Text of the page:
Sept. 30, 2014 SIGN IN | REGISTER

Off-Year Elections Mean Redistricting Head Start for Four States

Each state will go through redistricting this year, but four of them will tackle the process early thanks to off-year elections. Virginia, New Jersey, Louisiana and Mississippi could not be more different when it comes to drawing new lines for Members and state legislative districts. Virginia legislators will put together the state’s plan during a special session, while New Jersey will handle the lines through a bipartisan commission and split the process in two so the state legislative races are ready by the fall elections. Down South, Louisiana legislators must draw lines to factor in a one-seat loss due to population decline. In Mississippi, it could be a partisan showdown since Democrats control both chambers of the state House but Gov. Haley Barbour (R) has the ability to veto their plan.

Louisiana

Almost every factor that could complicate redistricting will complicate redistricting in Louisiana. In addition to having an accelerated timetable because of state legislative elections this year, the Pelican State is losing a seat and must satisfy Voting Rights Act requirements to protect minority groups. The state Legislature also has term limits, leaving a few state-level politicians considering their next steps as they redraw the lines.

Louisiana has just one Democrat, freshman Rep. Cedric Richmond, in its House delegation, and because of the need to keep at least one black-majority district, he seems likely to keep his seat. That may leave nearby freshman Rep. Jeff Landry (R) in jeopardy, as legislators decide how to carve up the shrinking area around New Orleans.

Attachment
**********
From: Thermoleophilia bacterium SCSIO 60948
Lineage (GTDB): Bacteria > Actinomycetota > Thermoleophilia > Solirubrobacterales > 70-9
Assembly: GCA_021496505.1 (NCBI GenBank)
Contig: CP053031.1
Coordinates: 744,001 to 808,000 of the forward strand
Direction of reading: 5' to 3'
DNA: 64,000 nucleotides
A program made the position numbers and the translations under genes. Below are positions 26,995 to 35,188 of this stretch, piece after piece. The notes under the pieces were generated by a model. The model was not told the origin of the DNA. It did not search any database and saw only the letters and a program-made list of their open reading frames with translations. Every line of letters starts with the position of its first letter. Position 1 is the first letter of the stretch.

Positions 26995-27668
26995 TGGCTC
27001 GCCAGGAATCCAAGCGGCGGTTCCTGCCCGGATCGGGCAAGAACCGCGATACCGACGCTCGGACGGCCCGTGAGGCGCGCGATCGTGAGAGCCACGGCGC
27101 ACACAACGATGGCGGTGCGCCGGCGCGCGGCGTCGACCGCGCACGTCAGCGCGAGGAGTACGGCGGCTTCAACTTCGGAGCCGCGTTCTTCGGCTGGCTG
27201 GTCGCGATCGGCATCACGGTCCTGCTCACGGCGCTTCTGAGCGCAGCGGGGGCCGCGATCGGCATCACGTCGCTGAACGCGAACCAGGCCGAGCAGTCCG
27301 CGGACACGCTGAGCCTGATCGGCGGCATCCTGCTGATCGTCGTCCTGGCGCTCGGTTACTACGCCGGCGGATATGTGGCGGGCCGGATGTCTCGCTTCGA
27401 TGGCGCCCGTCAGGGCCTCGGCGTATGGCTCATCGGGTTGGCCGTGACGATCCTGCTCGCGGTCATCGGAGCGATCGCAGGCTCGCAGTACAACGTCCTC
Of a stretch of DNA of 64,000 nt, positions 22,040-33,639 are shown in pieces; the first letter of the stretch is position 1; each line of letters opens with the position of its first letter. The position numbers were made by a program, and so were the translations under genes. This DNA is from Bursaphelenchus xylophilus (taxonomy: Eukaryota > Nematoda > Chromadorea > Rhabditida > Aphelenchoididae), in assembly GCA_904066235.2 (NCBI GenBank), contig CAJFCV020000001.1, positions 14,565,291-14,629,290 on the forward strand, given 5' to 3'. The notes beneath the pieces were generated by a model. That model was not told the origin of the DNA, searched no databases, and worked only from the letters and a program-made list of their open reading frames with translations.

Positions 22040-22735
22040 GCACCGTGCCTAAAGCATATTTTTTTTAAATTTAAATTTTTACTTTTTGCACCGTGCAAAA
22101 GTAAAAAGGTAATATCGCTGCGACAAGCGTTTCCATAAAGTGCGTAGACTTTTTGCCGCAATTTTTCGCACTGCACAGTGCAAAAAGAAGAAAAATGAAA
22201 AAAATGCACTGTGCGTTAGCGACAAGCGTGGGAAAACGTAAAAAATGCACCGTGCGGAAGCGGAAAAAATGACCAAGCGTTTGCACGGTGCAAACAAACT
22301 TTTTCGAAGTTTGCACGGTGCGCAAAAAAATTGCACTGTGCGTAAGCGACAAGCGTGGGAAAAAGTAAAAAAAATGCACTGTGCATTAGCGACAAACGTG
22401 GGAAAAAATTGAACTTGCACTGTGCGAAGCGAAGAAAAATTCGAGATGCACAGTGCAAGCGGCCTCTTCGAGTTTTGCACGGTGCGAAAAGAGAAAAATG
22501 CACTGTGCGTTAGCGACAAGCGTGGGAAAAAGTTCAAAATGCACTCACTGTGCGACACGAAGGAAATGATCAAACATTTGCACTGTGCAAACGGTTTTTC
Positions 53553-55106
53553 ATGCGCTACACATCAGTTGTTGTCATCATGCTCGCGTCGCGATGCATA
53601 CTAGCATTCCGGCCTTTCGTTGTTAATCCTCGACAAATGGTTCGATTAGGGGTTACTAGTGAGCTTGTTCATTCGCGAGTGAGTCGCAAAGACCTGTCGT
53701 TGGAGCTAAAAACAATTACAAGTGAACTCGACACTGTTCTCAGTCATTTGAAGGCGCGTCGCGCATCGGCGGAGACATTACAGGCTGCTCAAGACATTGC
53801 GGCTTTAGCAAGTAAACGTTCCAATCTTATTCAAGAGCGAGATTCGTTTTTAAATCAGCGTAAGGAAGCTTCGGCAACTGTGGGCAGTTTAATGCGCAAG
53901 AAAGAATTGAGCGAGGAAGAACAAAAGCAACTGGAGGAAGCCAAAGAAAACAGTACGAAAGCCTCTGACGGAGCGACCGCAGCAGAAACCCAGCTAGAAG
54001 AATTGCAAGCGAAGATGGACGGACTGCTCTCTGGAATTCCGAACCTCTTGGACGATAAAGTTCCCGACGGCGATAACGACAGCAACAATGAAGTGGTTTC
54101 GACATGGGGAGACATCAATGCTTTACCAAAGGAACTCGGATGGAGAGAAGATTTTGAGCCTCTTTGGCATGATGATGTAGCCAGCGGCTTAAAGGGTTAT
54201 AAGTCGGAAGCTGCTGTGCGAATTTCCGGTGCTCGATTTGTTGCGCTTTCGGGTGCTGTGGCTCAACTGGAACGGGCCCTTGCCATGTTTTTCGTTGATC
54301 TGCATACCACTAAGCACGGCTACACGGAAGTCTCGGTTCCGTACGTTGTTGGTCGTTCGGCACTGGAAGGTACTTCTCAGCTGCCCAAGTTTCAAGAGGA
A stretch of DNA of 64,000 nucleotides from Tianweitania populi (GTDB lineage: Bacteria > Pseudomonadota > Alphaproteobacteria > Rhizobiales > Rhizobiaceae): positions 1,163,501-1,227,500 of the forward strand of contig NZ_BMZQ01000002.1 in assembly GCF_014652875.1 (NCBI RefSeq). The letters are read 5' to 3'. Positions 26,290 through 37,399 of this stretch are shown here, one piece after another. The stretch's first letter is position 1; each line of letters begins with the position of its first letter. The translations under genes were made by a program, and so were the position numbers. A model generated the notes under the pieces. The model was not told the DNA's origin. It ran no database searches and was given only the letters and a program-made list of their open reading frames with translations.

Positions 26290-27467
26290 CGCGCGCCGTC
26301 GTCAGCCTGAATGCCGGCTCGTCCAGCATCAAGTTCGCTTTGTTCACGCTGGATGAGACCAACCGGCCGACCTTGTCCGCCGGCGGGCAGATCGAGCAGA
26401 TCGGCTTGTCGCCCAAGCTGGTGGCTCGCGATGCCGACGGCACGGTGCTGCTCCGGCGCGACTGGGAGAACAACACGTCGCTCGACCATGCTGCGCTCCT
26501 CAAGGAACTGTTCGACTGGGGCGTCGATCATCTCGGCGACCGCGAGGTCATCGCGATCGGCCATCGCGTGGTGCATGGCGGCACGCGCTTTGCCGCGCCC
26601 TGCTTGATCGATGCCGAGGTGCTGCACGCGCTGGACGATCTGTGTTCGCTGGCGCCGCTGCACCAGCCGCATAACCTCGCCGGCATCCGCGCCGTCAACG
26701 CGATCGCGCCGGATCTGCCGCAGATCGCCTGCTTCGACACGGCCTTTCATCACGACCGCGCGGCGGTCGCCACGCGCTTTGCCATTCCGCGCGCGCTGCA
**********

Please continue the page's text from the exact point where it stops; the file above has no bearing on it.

The ongoing debate is whether the Gulf Coast is best represented by two Members or just one. Landry and four-term Rep. Charles Boustany (R) represent the coastline now, and Boustany has been preparing for a tough battle in the next round. At the end of 2010, he had $561,000 in cash on hand and no debt, having been unopposed in the general election. Landry, however, had a close race to replace Rep. Charlie Melancon (D), who lost a Senate bid. Landry’s campaign finance report reflected the difficult campaign — he had less than $1,000 on hand but $82,000 in debt. Boustany lives in Lafayette, which is on the eastern edge of his current district, and Landry lives in New Iberia, just a half-hour’s drive southeast of Lafayette.

A February special election gave Republicans control of the state Senate for the first time since Reconstruction, so the GOP now controls both chambers of the Legislature and the governor’s mansion. Their process began with public hearings around the state in mid-February; the last of those were set to be held in Monroe and Alexandria today.

Next, state legislators will hold a special redistricting session beginning March 20. During that session they’ll draw not only legislative and Congressional lines, but also court, public service commission and school district lines. By late April or early May they must submit at least the state legislative lines to the Department of Justice for preclearance. Depending on whether the lines are cleared, the process could become more complicated after that, but the state legislative lines must be approved by Aug. 29 so candidates can qualify for the ballot in early September.

Mississippi

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